The Work of the Bee
Musical Borrowings & Trinitarian Echoes
by Christopher Hoyt
George Frideric Handel stands out even among his contemporaries as a composer who borrowed musical ideas with exceptional frequency. Though the composer Johann Mattheson mentioned Handel’s borrowing habit as early as 1722, research and thought devoted to the subject has significantly blossomed only over the last three decades, with scholars such as George Buelow and John Roberts spearheading the effort to catalogue and evaluate an ever-lengthening list of borrowings.
Messiah, Handel’s best-known musical work, has not escaped this scrutiny. Music scholar Wendy Lai has argued that there are as many as eleven different instances of borrowing spread across ten of Messiah’s movements. Some of these are self-borrowings: Handel reworked materials from a set of his own Italian duets (most of which he had written in 1741, the same year as Messiah) and from his own opera Riccardo Primo (1727). But he also appropriated bits from two of Reinhard Keiser’s operas, Claudius (1703) and La forza della virtù (1700), as well as from Giovanni Porta’s opera Numitore (1720).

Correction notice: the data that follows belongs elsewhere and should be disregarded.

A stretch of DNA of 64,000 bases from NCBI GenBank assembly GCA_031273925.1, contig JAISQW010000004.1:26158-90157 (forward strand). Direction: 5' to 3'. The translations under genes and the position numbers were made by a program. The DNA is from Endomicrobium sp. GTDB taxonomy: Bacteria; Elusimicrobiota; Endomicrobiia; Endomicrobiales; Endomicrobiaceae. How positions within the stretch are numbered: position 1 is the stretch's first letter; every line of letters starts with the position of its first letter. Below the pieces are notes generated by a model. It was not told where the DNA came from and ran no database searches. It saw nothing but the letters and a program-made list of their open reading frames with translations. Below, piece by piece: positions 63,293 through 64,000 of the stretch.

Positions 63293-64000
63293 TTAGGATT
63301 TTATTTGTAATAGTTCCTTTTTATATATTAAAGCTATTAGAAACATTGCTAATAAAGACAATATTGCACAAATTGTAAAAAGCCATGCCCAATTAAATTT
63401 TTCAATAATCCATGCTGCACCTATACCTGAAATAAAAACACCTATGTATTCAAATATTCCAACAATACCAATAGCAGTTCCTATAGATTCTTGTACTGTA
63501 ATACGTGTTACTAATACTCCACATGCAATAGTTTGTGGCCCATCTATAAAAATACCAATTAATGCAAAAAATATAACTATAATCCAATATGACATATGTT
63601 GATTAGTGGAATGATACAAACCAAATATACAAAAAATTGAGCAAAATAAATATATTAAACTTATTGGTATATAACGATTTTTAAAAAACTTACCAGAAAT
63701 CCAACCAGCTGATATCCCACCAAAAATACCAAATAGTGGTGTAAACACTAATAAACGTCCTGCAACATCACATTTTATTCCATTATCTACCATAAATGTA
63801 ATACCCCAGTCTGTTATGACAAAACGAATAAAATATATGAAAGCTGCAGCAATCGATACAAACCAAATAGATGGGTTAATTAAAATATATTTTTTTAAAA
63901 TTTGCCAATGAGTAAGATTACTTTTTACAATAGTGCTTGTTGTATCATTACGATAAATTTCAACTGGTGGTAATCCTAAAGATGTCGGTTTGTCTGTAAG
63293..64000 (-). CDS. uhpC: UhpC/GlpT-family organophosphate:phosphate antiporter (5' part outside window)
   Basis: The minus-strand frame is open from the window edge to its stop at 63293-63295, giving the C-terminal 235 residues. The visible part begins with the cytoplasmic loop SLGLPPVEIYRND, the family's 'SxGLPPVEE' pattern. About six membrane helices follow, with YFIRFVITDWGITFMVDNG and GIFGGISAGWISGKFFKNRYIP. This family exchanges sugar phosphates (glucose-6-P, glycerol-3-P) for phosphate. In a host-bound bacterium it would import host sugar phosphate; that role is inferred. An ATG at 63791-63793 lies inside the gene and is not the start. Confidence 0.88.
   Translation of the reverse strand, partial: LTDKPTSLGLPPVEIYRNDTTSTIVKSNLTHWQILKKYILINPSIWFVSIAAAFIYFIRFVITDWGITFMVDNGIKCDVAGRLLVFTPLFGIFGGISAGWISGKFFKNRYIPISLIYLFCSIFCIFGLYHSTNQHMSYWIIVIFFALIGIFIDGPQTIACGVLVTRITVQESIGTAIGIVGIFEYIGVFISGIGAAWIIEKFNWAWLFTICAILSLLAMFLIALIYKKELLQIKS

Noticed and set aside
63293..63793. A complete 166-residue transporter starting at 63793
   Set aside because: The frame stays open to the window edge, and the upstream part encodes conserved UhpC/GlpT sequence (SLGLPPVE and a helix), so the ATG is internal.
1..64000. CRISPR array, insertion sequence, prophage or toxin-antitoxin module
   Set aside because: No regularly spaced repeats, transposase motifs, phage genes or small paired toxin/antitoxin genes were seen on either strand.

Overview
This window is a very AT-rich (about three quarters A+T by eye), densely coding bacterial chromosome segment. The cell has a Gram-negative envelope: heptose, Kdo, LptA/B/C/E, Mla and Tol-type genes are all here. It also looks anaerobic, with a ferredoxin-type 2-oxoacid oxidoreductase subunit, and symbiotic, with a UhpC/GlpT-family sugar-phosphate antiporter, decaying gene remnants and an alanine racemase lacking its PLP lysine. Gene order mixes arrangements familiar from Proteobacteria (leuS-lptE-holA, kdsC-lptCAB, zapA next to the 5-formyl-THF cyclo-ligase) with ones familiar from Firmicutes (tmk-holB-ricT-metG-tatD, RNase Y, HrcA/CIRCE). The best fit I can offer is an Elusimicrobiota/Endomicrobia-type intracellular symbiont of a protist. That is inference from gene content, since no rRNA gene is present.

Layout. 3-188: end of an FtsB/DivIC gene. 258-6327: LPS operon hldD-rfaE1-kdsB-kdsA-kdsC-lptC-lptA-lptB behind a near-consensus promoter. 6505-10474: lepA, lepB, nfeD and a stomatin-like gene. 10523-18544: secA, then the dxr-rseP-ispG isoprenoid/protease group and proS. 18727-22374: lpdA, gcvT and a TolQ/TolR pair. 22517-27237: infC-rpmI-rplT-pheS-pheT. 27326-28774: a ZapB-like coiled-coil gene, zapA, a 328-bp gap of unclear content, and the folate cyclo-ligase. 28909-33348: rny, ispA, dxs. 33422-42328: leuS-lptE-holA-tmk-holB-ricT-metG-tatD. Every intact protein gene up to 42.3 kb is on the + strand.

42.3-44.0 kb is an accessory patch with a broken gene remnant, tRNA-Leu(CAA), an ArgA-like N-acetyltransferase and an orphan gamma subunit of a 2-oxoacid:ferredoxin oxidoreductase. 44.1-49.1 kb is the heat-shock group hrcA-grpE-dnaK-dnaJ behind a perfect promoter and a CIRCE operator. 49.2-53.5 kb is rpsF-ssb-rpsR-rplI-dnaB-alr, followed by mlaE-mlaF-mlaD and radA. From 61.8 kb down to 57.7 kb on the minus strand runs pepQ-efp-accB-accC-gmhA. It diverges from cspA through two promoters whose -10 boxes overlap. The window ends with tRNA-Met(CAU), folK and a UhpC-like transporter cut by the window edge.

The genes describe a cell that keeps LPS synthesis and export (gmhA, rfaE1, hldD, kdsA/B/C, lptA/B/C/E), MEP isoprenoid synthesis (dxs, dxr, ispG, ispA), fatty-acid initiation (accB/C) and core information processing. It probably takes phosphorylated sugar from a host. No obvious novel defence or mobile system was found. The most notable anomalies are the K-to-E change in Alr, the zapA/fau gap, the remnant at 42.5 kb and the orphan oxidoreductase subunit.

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Christopher Hoyt is the author of Under Authority: Practicing Submission in a Rebellious Society (Anglican Liturgy Press, forthcoming). He teaches the humanities at Good Shepherd School (Reformed Episcopal) in Tyler, Texas. He is the general editor of the hymnal The Book of Common Praise/Magnify the Lord, an Adjunct Professor of Sacred Music at Cranmer Theological House (Reformed Episcopal), and the organist/choirmaster at Good Shepherd Church in Tyler.
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